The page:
A first of its kind study has investigated whether suicidal thoughts could be quelled by taking ayahuasca, a reality-twisting brew used in shamanic rituals and rites across the Amazon.
While it’s still very early days for the research, the findings show promise. The researchers conclude that ayahuasca may "show potential as an intervention for suicidality." The full study is set to be published in the journal Frontiers in Pharmacology soon, but a provisional manuscript of the paper can currently be found online.
Ayahuasca is a bitter brown liquid brewed by boiling the leaves of a plant called chacruna (Psychotria viridis) with the ayahuasca vine (Banisteriopsis caapi). the chacruna plant contains N,N-Dimethyltryptamine (DMT), a psychoactive chemical that’s found in many plants and is naturally produced by the human body. However, DMT is typically destroyed by enzymes in the gut. To overcome this hurdle, the ayahuasca vine is added as it contains inhibitors that block the enzymes and allow the DMT to reach the brain, resulting in a profound psychedelic trip.
These psychedelic effects have been utilized by indigenous people in South America for centuries to contact the spiritual world, but they have recently caught the interest of people seeking spiritual enlightenment and therapeutic effects. A growing body of academic research is showing that ayahuasca could be used alongside other treatments to address anxiety and depression. It’s also shown real promise as a tool for people to overcome cocaine and opiate addictions.
Nevertheless, its effects on suicidality have never been assessed with a randomized placebo-controlled clinical trial before.
For the new study, an international team of researchers led by Ryerson University in Canada gave 14 people with treatment-resistant depression a single dose of ayahuasca while another 15 individuals were given a placebo. After one day, two days, and sevens days, they were asked to report how suicidal they felt using a questionnaire.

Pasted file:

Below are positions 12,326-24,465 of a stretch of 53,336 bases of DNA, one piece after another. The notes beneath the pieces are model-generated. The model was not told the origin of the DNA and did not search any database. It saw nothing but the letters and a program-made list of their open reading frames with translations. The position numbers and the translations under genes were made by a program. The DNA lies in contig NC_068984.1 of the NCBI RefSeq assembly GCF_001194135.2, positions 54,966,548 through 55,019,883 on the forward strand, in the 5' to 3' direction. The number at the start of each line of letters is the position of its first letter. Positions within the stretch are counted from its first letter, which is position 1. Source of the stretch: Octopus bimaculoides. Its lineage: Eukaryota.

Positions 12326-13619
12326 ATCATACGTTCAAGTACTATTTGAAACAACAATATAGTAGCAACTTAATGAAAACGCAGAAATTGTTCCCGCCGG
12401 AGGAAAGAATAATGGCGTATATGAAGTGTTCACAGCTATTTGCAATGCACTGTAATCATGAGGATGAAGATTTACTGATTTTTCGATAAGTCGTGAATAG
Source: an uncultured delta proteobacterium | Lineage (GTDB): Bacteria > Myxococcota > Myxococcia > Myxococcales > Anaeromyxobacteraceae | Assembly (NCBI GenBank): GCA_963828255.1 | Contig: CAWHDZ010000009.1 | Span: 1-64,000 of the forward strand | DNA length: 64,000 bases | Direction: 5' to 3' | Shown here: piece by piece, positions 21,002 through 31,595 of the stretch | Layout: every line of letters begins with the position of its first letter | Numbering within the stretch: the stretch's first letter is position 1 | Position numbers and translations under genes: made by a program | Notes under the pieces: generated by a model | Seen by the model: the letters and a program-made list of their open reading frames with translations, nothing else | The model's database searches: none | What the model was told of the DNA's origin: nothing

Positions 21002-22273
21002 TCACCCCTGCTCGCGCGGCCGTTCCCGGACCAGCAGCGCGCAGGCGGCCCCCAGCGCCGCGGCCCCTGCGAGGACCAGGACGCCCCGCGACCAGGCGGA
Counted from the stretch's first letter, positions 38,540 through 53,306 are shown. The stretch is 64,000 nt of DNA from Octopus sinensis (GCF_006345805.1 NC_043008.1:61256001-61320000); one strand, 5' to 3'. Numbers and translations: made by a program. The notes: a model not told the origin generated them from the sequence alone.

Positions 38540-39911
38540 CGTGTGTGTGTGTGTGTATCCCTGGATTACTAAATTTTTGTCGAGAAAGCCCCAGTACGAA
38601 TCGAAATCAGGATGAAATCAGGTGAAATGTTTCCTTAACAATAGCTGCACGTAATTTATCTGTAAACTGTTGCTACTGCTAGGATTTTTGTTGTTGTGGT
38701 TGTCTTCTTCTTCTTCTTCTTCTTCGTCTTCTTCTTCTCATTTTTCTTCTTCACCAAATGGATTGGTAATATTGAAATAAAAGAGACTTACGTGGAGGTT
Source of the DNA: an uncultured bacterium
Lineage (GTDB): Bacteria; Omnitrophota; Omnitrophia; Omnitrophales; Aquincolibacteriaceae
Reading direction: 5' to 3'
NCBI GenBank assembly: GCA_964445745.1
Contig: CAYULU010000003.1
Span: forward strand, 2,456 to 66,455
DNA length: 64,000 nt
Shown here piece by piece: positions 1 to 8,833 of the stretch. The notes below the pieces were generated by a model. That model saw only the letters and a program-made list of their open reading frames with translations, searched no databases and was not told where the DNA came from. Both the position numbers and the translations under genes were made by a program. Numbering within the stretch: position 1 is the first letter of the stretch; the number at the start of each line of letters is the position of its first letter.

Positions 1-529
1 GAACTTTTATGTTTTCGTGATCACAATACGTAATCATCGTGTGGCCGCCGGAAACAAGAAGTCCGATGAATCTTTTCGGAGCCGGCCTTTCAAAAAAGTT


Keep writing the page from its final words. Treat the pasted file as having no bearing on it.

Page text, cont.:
The researchers describe their results as “mixed,” but go on to explain how the study shows that the therapeutic benefits of ayahuasca appear to extend to suicidality.
“Within the ayahuasca group, we found large effect sizes for decreases in suicidality at all time points,” the study authors write. “Furthermore, these results are in line with past research indicating that the administration of ayahuasca is associated with improvement in mental health concerns associated with suicidality.”
As the researchers note, there are some drawbacks to the study. For one, it’s a very small group of participants and the data was self-reported. The perceived therapeutic effects could also be attributed to the “the afterglow” effect that many users experience in the days following a trip, as the investigation followed up on the individuals a week later.
Nevertheless, as an increasing number of studies are showing, the link between ayahuasca, well-being, and mental health is a fertile field for future research.
“Overall, these results suggest that the therapeutic benefits of ayahuasca may extend to suicidality and that investigation of the impact on ayahuasca on suicidality using a larger sample is warranted.”
Editor's note: This article originally mixed-up the roles of the ayahuasca vine and chacruna by saying the ayahuasca vine contains DMT and chacruna contains the inhibiting agent. It has been changed for accuracy.